New York City: La Fonda del Sol

When the original La Fonda del Sol opened in 1961, in the glass-sheathed Time-Life Building, it was quite possibly the most purely joyous restaurant in New York City. It always seemed sunny—appropriately enough, since its name means The Inn of the Sun—no matter what the weather was like outside. This was due in part to its menu of vivid, full-flavored Mexican and Latin-American dishes, food that, half a century ago, was practically unheard of in an upscale Midtown restaurant. More than that, though, the place was defined by its bright, pop-flavored interior, the work of celebrated textile and graphic designer Alexander Girard—complete with folk-art sunbursts and the names of dishes and drinks in an olio of outsized graphics on the wall.

In late January, the Patina Restaurant Group opened a new La Fonda del Sol (the first one closed in 1971) in the MetLife Building adjacent to Grand Central Terminal. They claim the original as an inspiration, and the ubiquitous and multitalented Adam Tihany has subtly worked some references to Girard’s design—sun imagery, food names etched in glass—into his interiors for the new place. Beyond that, it’s a whole new thing.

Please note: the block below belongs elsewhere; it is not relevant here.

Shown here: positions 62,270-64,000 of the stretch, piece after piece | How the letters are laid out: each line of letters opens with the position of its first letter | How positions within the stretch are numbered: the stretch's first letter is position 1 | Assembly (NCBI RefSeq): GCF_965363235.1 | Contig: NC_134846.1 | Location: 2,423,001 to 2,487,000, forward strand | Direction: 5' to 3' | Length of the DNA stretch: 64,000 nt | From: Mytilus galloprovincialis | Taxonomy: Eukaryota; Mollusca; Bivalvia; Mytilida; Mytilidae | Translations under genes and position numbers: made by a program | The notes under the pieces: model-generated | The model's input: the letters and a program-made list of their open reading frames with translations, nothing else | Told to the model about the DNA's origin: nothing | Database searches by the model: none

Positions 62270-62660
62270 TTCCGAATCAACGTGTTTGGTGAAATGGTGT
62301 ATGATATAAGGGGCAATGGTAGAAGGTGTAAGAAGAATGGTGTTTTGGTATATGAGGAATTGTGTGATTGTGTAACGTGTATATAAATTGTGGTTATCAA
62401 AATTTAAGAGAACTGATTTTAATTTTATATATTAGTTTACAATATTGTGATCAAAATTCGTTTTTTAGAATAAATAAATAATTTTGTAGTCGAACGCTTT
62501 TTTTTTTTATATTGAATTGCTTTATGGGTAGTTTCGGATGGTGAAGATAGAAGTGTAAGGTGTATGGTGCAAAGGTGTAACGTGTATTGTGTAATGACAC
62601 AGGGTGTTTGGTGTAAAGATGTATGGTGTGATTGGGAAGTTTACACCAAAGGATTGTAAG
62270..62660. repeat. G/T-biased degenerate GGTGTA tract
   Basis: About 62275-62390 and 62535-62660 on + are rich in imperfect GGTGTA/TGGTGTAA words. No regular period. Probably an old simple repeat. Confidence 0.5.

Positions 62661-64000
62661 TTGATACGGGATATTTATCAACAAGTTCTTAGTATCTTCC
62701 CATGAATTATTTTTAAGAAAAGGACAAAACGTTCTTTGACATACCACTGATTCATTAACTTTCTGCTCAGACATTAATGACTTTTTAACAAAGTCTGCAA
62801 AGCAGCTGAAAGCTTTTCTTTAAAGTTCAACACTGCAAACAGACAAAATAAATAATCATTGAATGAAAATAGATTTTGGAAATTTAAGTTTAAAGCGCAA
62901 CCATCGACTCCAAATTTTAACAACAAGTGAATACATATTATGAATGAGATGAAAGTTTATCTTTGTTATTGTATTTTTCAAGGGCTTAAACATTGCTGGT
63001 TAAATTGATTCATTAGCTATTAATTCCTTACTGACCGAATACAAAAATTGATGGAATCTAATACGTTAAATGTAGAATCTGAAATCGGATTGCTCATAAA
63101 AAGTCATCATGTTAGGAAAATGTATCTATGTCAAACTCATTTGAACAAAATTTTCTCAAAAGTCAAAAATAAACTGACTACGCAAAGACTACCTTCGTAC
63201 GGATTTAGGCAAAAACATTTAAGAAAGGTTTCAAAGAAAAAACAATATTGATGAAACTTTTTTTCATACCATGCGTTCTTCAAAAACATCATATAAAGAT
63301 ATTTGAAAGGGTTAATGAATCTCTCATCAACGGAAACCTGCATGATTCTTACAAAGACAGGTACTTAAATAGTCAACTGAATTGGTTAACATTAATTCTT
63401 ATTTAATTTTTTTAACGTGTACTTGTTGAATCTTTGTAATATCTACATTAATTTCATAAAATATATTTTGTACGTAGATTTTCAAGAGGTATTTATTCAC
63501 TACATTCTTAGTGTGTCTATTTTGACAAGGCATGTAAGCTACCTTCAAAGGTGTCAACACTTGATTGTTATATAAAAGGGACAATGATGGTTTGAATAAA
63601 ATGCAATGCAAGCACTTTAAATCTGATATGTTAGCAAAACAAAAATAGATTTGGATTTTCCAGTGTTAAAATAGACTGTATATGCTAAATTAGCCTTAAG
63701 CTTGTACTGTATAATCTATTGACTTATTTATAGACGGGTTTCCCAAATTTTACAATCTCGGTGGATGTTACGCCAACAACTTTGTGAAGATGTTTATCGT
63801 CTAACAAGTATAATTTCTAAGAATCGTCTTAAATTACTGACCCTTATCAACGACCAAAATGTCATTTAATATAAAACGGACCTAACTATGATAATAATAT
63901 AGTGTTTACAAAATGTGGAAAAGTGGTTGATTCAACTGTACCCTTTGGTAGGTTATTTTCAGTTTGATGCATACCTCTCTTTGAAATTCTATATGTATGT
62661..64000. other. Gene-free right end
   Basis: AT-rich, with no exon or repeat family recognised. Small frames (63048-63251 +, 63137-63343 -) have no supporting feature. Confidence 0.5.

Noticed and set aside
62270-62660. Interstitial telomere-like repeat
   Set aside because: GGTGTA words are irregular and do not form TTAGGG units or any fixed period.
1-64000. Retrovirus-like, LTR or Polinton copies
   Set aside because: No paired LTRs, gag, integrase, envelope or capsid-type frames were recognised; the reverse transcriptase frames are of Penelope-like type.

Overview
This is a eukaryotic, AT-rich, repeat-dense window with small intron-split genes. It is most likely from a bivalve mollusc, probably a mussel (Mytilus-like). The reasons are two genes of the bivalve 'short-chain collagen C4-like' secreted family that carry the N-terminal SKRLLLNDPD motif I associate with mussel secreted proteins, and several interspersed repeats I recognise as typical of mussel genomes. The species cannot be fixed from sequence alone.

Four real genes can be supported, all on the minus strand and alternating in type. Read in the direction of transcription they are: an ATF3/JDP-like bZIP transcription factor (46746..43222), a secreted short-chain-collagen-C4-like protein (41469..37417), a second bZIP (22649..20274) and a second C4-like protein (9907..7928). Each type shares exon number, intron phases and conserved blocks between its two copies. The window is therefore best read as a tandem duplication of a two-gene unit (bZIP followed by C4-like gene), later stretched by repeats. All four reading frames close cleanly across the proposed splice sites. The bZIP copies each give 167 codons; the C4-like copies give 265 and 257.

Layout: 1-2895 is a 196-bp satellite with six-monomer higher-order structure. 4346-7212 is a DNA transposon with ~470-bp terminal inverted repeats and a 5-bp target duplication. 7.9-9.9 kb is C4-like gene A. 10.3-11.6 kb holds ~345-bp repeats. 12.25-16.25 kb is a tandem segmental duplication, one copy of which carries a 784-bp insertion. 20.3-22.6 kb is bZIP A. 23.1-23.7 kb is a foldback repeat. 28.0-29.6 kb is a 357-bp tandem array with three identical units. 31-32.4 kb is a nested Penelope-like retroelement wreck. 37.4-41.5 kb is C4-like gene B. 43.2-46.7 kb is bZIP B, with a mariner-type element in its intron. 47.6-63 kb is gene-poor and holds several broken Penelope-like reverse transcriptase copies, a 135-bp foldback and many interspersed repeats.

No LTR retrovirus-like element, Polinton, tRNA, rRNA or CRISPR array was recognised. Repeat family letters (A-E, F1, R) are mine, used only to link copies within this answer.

To begin with, the food—with the exception of tuna tacos offered in the big, lively tapas bar at the front of the restaurant, and some raw fish tiraditos on the regular menu—is Spanish, not Latin American. Columbian-born chef Josh DeChellis, late of Sumile and BarFry, has constructed a menu of Spanish dishes both traditional and innovative. Not everything works quite yet. Cochinillo—suckling pig—was flavorful enough, but it lacked the crackling-crisp mahogany skin that makes the dish such a delight in Spain. Patatas bravas were just nicely roasted potatoes with a ramekin of hot sauce on the side; the dish needs a second sauce, the traditional allioli, which is what marries the elements together. Other things are a delight, such as little wisps of perfect Iberian ham from acorn-fed pigs, tender octopus in spicy pimentón sauce served over slices of slightly undercooked potatoes, and very good herb-crusted braised pork cheeks with white beans flecked with parsnip and sausage. A side of garbanzo beans with spinach and pimentón brought back fond memories of a dozen tascas, or little Andalusian tapas bars. The new La Fonda del Sol may not be quite as sunny as its predecessor, but you’ll still leave with a bit of a glow.

La Fonda del Sol MetLife Building, 44th St. and Vanderbilt Ave., New York City (212-867-6767)



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